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How IFFCO Kisan Tech-led Farming Practices Benefit Sugarcane Farmers

It is an IoT-based automated drip system in which the pump is managed remotely using a standard 2-G connection via an app and water flow is regulated according to soil requirements. There are also soil sensors installed on the ground that are linked to the app, allowing the user to monitor soil conditions and nutrient deficiency.

Abha Toppo
Farmer in his Sugarcane Field
Farmer in his Sugarcane Field

Kalyan Singh, 40, a manager at a 4.5-acre farm in Sikandari village in Uttar Pradesh's Bijnor district, turned off the power and wondered how the water pump started automatically. Later, he realized that the pump had been operated by someone in Delhi, 130 kilometres away.

It is an IoT-based automated drip system in which the pump is managed remotely using a standard 2-G connection via an app and water flow is regulated according to soil requirements. There are also soil sensors installed on the ground that are linked to the app, allowing the user to monitor soil conditions and nutrient deficiency.

Soon after, Singh became acquainted with technology-driven farming, and in less than two years, he realized its significance. He has now begun to persuade others to do the same. B Though the farmers in the village are convinced of the new technology-based practices, they are still waiting to see the return from the sugarcane crop, which is now ready for harvest.

"Profit is the most important factor in determining whether it (technology intervention) is good or bad," said Bhagwan Tyagi, a farmer from the same district.

Pilot Project by IFFCO Kisan:

In 2020, IFFCO Kisan launched a pilot project on a small farm in Sikandri owned by Vikash Karanwal, who lives nearby in Chandpur, first levelling the land with laser and then fencing it with wire.

It hired Singh as a full-time farm manager at the site because the owner has other commitments. In Uttar Pradesh and Gujarat, the company is running 12 other similar projects. According to company officials, based on their success, the model will be expanded to other states for commercial launch

"Before we started, crop yield was very low." We decided to do things differently, leveraging our technological expertise. So we proceeded with drip irrigation, preparing well-distanced trenches and automating it so that we could control it via an app. In addition, we have installed a weather station and soil sensors to help us monitor the plant's nutrients and growth," said IFFCO Kisan's Managing Director Sandeep Malhotra.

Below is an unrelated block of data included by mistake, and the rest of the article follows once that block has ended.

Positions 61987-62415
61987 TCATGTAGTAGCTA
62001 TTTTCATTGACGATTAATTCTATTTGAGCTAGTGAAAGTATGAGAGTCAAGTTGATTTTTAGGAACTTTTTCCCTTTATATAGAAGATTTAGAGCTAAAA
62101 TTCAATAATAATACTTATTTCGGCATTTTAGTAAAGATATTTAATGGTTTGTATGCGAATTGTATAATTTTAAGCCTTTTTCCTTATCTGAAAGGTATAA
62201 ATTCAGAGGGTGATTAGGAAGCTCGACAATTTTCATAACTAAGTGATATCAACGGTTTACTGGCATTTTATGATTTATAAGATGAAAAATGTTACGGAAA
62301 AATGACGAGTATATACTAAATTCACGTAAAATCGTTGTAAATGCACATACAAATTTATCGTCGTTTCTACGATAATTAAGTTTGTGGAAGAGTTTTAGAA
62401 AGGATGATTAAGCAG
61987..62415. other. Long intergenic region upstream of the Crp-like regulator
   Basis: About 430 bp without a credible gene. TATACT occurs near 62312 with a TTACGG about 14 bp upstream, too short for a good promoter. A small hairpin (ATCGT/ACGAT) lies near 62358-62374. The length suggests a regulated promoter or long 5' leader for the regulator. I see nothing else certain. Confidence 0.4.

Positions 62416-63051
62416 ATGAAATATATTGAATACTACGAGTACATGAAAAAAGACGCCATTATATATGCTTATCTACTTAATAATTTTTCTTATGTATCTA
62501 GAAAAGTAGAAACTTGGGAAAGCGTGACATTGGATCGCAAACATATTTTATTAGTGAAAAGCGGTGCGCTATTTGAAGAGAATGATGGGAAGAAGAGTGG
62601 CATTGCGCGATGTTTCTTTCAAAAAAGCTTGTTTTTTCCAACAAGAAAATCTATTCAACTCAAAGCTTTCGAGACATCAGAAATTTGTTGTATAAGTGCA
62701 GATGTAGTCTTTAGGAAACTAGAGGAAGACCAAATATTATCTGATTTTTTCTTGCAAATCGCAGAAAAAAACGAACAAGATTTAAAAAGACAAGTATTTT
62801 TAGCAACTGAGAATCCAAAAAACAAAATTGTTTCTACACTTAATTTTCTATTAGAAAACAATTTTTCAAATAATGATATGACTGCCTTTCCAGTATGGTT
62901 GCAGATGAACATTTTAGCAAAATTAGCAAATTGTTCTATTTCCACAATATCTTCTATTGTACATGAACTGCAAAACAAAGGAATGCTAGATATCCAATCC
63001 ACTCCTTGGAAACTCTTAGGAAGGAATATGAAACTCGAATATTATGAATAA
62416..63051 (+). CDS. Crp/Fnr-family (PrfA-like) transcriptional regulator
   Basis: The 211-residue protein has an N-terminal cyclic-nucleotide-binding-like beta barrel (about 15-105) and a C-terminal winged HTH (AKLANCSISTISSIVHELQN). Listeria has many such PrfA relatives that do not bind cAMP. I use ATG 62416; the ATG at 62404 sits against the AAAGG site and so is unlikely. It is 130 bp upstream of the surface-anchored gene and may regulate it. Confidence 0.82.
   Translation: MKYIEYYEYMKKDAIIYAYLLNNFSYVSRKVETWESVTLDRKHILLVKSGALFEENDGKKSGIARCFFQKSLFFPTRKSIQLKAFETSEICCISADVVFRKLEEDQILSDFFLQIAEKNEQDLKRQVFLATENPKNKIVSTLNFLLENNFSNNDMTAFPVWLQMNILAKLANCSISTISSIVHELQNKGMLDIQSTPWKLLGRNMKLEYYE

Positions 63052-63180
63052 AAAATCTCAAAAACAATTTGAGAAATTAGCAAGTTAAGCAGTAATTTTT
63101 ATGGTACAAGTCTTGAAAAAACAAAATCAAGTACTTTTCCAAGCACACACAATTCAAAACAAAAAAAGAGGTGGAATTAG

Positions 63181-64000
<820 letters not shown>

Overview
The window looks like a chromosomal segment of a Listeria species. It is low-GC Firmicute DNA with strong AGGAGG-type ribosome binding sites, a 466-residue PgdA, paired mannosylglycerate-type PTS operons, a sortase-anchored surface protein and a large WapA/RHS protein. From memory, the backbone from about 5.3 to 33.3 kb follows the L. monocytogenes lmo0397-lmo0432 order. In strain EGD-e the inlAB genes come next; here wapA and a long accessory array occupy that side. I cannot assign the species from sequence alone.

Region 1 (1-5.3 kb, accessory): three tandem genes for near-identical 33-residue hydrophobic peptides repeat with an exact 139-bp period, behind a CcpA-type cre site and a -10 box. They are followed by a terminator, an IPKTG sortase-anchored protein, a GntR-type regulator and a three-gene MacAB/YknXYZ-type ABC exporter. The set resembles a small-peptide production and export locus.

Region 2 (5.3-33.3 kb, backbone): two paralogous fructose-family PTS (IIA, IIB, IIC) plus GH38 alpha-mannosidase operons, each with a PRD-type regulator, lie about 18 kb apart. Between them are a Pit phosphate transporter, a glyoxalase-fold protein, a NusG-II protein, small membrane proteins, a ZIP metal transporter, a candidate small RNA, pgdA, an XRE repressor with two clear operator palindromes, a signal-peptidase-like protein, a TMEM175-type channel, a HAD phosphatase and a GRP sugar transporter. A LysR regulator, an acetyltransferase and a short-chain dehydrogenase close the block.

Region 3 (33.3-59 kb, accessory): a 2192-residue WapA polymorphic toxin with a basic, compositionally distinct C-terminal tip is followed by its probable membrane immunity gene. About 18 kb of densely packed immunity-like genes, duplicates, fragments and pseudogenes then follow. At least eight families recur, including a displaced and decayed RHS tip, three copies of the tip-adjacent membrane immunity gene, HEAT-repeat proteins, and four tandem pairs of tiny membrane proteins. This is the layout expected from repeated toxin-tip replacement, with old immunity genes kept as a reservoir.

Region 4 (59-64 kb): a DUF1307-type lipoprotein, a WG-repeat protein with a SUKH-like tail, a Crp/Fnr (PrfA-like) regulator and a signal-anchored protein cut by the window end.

According to an agreement with the owner, IFFCO Kisan has invested 11 lakh in the capital while sharing half of the operational expenses, which are estimated to be 3 lakh in the first year. In addition, the company will handle post-harvest issues such as marketing. Due to the issue of cane arrears in Uttar Pradesh, where payment to farmers was excessively delayed by some sugar mills, IFFCO Kisan decided to make "natural jaggery" with as few chemicals as possible.

While farmers in western UP typically use up to two bags of di-ammonium phosphate fertilizer and five bags of urea per acre of sugarcane, the farmer in this project used only four bags of DAP and 14 bags of urea, in addition to avoiding 1esticides commonly used by other farmers.

"We spoke with a local kolhu (jaggery crusher), and we will have the sugarcane crushed there in our presence to make jaggery that will not contain any additives that are commonly found in market jaggery," Malhotra explained. IFFCO Kisan is in contact with a number of leading companies in order to sell "natural jaggery" in bulk via a business-to-business model.

Out of the 140 tonnes of expected cane output, the company intends to produce 13-14 tonnes of jaggery, which it hopes to sell at a price of $60-80/kg, depending on demand.

"Even if it is sold at an average price of 60/kg, the net profit after expenses, including the manager's salary, will be 4.2 lakh in the first year," a company official said. "So, profit will be 100%, but it could be more," he explained.

If the same amount of cane is sold to a sugar mill, a farmer will receive up to 4.9 lakh (including production costs) based on the State cane price of 350/quintal, according to the official, who added that the payment was subject to change.

Amrik Singh, another farmer from Prempuri village in Bijnor district, grows sugarcane on six acres of his total farm land, and he has been growing organic sugarcane on one acre for the past three or four years. "A company paid $400 per quintal for my organic sugarcane." "I am ready to convert my farm to organic if I get guaranteed buyers," said Singh, who expects his non-organic cane harvest to be around 320 tonnes this year, with a yield of 550-640 quintal per acre.

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